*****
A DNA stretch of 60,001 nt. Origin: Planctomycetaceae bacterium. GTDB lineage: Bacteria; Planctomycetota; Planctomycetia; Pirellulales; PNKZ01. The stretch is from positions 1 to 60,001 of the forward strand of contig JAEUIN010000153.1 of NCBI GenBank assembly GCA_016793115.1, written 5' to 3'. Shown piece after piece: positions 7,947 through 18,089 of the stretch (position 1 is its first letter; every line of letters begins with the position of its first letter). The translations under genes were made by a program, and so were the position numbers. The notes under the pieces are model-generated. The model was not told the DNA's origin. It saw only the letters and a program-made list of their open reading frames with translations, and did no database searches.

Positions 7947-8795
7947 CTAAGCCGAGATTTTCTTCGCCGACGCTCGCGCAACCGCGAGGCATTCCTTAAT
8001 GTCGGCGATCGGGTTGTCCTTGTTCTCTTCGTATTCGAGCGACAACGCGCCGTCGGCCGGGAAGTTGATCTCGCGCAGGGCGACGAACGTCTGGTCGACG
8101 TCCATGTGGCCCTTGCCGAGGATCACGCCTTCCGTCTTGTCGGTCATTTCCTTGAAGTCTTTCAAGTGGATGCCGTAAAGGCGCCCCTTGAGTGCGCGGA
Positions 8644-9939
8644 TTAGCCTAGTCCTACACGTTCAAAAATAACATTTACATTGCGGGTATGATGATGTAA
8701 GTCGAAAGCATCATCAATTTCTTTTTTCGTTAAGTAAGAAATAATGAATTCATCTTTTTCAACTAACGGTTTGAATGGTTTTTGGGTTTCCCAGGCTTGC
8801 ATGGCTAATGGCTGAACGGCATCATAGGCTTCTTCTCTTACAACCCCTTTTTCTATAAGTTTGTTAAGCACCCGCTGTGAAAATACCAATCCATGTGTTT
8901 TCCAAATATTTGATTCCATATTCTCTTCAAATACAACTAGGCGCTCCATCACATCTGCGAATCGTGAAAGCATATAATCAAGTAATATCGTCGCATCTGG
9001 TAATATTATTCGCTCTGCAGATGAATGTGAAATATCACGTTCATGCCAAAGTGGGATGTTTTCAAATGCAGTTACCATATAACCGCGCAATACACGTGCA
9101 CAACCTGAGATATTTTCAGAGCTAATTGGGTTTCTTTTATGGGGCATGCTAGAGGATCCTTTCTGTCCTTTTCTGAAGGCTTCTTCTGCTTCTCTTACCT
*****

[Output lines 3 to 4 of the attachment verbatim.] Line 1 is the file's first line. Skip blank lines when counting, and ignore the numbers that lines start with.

7947 CTAAGCCGAGATTTTCTTCGCCGACGCTCGCGCAACCGCGAGGCATTCCTTAAT
8001 GTCGGCGATCGGGTTGTCCTTGTTCTCTTCGTATTCGAGCGACAACGCGCCGTCGGCCGGGAAGTTGATCTCGCGCAGGGCGACGAACGTCTGGTCGACG